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Four vans and teams of pink-clad health workers will begin roaming Melbourne to help intoxicated people on Tuesday – when public drunkenness is officially decriminalised in Victoria – focusing on hotspots such as Brunswick Street, St Kilda Road and Sunshine.
From Melbourne Cup Day, police will no longer be able to arrest or charge people for being drunk in public. Those who aren’t posing a threat to themselves or others may end up in the hands of outreach workers from community health service cohealth or the Ngwala Willumbong Aboriginal Corporation.
Cohealth staff member Kim and operations manager Danny with one of the public intoxication vans to hit the road on Melbourne Cup day.Credit: Simon Schluter
The government has revealed 16 areas across the city it believes have the highest demand for support for public drunkenness, including three university campuses: Monash University in the east, Latrobe University in the north and Victoria University in the west.
In regional Victoria, Aboriginal-focused outreach teams will begin working tomorrow in Geelong, Ballarat, Bendigo, Shepparton, Mildura, Swan Hill, Latrobe and East Gippsland. Smaller sobering-up facilities will eventually be set up in those areas but will operate on demand, rather than 24/7 as in Melbourne.
Christopher Turner, deputy chief executive of cohealth, said the public drunkenness vans would mostly be in the CBD rather than at Flemington Racecourse on Tuesday because there would be plenty of emergency services and support at the field.
“There is a strong presence of both emergency services and safety services already in place [at the racing carnival],” he said.
“We’re really going to [be] in place people might find themselves after those events, [such as] public spaces.”
The Age revealed on Friday that a second 24/7 sobering-up centre in St Kilda will open on Tuesday for Aboriginal and Torres Strait Islander people.
There is a temporary six-bed sobering-up service on Gertrude Street in Fitzroy operated by cohealth. A permanent 20-bed facility in Collingwood, also operated by cohealth, has not been completed in time for the repeal of the public drunkenness law and is due to open later this month.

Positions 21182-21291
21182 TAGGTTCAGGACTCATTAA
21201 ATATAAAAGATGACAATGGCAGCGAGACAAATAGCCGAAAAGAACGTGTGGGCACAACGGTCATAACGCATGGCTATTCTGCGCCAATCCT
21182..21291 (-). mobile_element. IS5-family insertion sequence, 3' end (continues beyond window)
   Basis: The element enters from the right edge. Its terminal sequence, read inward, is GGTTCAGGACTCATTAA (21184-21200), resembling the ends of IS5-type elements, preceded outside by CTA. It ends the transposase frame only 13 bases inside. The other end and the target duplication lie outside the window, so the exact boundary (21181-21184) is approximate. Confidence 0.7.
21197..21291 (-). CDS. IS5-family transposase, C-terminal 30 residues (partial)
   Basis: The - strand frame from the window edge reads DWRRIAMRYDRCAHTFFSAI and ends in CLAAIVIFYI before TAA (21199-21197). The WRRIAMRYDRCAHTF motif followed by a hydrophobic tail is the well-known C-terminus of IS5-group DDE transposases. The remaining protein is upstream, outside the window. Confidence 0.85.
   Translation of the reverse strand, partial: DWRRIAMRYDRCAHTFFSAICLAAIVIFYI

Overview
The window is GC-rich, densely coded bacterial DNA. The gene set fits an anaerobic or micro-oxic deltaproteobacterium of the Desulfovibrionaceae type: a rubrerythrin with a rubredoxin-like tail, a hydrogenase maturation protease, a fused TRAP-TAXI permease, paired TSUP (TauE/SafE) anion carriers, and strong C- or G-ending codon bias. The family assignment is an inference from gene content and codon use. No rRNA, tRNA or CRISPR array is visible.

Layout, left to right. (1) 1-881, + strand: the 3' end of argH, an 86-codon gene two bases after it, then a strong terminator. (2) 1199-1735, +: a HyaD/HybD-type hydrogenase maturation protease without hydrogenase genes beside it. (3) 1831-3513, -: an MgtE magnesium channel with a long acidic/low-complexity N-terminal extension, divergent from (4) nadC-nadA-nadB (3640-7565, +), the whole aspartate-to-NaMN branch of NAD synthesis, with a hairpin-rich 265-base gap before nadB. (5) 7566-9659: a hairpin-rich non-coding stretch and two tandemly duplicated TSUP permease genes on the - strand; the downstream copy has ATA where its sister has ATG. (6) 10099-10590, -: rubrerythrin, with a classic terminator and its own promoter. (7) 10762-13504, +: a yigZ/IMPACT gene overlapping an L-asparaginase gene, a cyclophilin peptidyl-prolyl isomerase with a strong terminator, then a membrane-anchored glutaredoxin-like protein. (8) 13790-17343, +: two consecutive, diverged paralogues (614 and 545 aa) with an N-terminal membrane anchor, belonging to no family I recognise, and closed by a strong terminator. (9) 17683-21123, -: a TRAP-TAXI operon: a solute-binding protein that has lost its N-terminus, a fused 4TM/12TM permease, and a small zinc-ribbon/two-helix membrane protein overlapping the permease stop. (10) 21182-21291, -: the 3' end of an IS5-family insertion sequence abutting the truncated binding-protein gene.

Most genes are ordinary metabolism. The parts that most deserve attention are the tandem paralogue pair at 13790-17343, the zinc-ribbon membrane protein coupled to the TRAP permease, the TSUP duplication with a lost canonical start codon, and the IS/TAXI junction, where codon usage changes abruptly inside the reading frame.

Other key aspects of the changes are behind schedule – only four of the 10 cohealth vans will be up and running as staff undertake training.
A cohealth public drunkenness bus.
Aboriginal outreach services provided by Ngwala Willumbong will start on Tuesday in Melbourne, Frankston and Wyndham to assist intoxicated First Nations people, and may transport people to the St Kilda sobering-up centre in vans with staff in high-vis uniforms.
The cohealth outreach teams will either approach people who need assistance on the street or be dispatched after being contacted by emergency services. The teams can provide health assistance, which includes a breath test, only if people consent. If people are violent or too sick to consent, they will be handed to police or paramedics.
If taken to the sobering-up services, people will be offered food, water, medical oversight and a place to sleep for up to 12 hours, after which they may be transported home or referred to other services.
Minister for Mental Health Ingrid Stitt said that despite the delays, she was confident there were enough resources to handle the first day of the law repeal and that very few people would be affected by the change.
“I’d point you to the figures from last year’s Melbourne Cup day, which only saw five individuals across the state arrested for public intoxication,” she said.
The site of the government’s 20-bed sobering-up service in Collingwood, which is due to be completed by late November, weeks after public drunkenness laws are repealed.Credit: Joe Armao
Victoria is the second to last jurisdiction to decriminalise public drunkenness, leaving Queensland as the only state where the law remains.
First suggested as a reform in the 1991 Royal Commission into Aboriginal Deaths in Custody, the Andrews government committed to repealing public drunkenness laws in 2019 after a campaign from the family of Yorta Yorta woman Tanya Day, who died in police custody in 2017.
On Monday, Victoria Police said in a statement there would still be a visible presence of police at the Cup on Tuesday.
It said that if police were first on the scene, officers would remain with drunk people requiring urgent ambulance assistance until paramedics arrived, or if anyone committed a criminal offence, they would be “dealt with swiftly”.
“[Police] members will continue to encourage drunk people to seek support and assistance from family or friends,” a spokesperson said. “There will also be the option of referring them to the public intoxication response service overseen by the Department of Health.
“However, if they refuse and are not presenting a risk to others, there will no longer be a role for police.”
The Victorian Ambulance Union and the Police Association of Victoria have previously said they support the repeal but remain concerned about the implementation.
Both unions have been contacted for comment.
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